Fermin also used the opportunity to discuss how unions are at the forefront of fighting for immigrant workers’ rights: “It is imperative for workers to realize that they shouldn’t be afraid and know that they have rights. Regardless of whether workers are documented or undocumented, the union is here to help all workers. It is important to know that we, Latino workers, come to this country to work hard, contribute to the economy of this country, and fight to better the lives of our families. It is important for this to be taken into account and finally pass immigration reform.”
In his remarks, Fermin also touched on the significance of Hispanic Heritage Month, and what it means to him: “It is an honor and gives me a sense of pride in my work and my contribution. Latinos come to the USA to improve our living standards and to help our families here and back home. Whether we are from Mexico or other countries in Central America, Hispanic Herititage Month is important to us because we come here to work hard, not only for ourselves but to help this country as well.”
On Oct. 7, the White House is holding a summit with leaders in the various movements to improve the lives of working people across the country, with a focus on how to make sure that economic growth is broad-based and that workers share in the benefits they help create with their labor. Until the summit begins, we’ll be highlighting the stories of workers and their struggles to make sure their voices are heard on the job.
Today, we take a look at Lydia Flores.
Flores is a 37-year-old single mother of three who works as a cashier at union El Super market in Arleta, Calif. She and her co-workers have been fighting for a new contract for more than two years in the face of a campaign by the company to undermine the workers’ desires for fair working conditions and a voice on the job.
Currently, she makes $12.88 per hour after 11 years at the company. The low wages and the lack of sufficient hours keep Flores in a constant struggle to pay her bills:
I pay the mortgage and my car and my utilities—and the rest of the bills have to wait. Sometimes I work 32, 36 hours. The 40 hours are not guaranteed.
When Flores speaks up about anything at work, she says that she is met with hostility and disdain. Other workers at El Super have made similar complaints.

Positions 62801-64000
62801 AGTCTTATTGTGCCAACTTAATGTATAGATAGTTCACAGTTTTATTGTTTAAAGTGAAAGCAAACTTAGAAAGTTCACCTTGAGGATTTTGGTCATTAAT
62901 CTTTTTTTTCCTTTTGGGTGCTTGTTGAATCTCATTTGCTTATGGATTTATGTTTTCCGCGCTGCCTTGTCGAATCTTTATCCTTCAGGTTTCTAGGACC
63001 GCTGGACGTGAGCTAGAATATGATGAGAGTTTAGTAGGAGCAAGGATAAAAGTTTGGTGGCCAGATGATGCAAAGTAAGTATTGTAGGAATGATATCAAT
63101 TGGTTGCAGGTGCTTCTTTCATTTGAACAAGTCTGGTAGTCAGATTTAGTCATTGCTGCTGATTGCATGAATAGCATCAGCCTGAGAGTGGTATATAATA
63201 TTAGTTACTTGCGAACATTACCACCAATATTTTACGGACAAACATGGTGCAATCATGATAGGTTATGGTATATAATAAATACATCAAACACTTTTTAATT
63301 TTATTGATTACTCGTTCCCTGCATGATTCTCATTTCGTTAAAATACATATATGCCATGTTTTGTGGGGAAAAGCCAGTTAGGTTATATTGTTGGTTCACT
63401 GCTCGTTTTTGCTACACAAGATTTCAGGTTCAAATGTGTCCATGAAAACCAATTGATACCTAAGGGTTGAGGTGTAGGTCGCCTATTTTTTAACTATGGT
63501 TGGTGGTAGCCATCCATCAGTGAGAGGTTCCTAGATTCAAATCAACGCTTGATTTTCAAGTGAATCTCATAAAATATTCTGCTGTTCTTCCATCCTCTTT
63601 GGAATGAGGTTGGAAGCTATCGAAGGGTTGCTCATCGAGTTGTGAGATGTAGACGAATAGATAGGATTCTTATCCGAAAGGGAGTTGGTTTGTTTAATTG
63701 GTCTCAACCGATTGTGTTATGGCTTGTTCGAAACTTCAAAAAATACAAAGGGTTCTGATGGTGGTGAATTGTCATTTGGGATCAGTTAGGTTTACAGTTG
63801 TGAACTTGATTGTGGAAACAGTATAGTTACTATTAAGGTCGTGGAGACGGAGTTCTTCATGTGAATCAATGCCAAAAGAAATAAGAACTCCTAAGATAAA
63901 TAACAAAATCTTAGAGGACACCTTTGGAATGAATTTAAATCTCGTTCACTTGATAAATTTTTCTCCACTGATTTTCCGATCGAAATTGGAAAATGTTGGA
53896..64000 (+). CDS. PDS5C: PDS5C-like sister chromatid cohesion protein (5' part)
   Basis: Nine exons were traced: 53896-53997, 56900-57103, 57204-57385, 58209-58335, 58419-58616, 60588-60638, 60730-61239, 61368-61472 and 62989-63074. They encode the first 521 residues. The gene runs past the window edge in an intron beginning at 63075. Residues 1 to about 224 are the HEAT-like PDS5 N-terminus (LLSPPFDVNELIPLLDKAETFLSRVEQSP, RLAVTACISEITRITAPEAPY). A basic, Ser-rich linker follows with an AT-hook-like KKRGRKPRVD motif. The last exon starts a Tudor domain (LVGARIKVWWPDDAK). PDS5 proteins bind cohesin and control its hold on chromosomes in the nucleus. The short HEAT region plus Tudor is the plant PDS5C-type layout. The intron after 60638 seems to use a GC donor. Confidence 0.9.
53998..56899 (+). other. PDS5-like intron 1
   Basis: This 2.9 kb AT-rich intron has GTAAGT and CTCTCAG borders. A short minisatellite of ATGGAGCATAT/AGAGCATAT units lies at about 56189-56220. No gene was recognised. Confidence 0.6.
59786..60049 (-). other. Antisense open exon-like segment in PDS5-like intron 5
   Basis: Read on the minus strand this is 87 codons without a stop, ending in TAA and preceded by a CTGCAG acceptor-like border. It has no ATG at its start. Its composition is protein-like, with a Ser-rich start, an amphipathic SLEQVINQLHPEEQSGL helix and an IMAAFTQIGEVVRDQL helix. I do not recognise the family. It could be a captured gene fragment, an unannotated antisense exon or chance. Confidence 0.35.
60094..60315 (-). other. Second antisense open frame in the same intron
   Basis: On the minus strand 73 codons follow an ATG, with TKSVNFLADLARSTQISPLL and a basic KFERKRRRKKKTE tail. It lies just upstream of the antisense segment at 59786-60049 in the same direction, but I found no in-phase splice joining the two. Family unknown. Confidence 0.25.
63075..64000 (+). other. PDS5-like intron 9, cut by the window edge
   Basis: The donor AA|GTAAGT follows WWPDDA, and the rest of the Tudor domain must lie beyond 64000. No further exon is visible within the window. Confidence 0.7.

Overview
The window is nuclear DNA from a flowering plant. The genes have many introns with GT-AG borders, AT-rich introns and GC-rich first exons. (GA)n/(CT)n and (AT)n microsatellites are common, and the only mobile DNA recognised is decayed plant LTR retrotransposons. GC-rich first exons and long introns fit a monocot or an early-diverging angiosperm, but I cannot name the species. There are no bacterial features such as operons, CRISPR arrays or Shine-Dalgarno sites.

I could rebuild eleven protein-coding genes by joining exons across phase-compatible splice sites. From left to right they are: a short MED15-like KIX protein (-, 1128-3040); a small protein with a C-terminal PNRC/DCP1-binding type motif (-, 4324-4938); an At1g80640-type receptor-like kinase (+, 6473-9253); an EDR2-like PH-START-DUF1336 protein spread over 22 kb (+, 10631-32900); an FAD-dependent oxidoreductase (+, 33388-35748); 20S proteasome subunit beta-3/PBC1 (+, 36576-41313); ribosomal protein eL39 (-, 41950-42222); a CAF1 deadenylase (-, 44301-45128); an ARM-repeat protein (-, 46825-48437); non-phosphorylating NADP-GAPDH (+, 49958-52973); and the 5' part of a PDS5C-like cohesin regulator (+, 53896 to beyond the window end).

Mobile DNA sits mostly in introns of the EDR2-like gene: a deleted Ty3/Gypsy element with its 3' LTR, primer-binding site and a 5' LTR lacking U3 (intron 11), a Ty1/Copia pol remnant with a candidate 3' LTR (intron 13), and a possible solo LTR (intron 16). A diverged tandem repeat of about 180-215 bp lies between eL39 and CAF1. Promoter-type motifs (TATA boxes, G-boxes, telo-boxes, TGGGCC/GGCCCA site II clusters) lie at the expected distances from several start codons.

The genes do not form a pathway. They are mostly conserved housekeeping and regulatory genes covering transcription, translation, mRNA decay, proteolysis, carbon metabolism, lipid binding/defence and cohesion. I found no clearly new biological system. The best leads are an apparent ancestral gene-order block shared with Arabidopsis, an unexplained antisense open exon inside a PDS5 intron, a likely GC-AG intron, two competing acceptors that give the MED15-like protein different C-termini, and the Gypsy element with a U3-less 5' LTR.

Flores says the workers want more:
We want more respect and enough hours to support our families. If we had a contract, they would respect the 40 hours, and we would not have to be fearful about raising concerns about the company’s failure to follow the rules
Flores knows that coming together with her co-workers can make positive change. She is a member of the United Food and Commercial Workers (UFCW) Local 770, a shop steward and a member of the union’s bargaining committee.
El Super employs low‐wage and predominantly Latino workers. The workers at the union stores were covered under a contract with El Super that expired on Sept. 27, 2013. For more than a year, the unions and the worker bargaining team sought to bargain to improve their working conditions. In September 2013, El Super imposed what it called its “last, best and final” offer, which did not address the workers’ concerns and provided for less paid sick leave than is currently mandated by California state law. On Dec. 12, 2014, El Super workers voted resoundingly to recertify the union and demanded the company return to the bargaining table, a request which El Super rejected. El Super employees and the UFCW launched a boycott in December 2014 to protest the company’s actions. The union’s boycott lines have turned away more than 100,000 prospective El Super shoppers. In the face of the boycott and after the NLRB issued complaint and sought a 10(j) injunction in federal court regarding the company’s unlawful refusal to bargain, the company agreed to return to the table. El Super recently agreed to bargain for the first time in more than a year.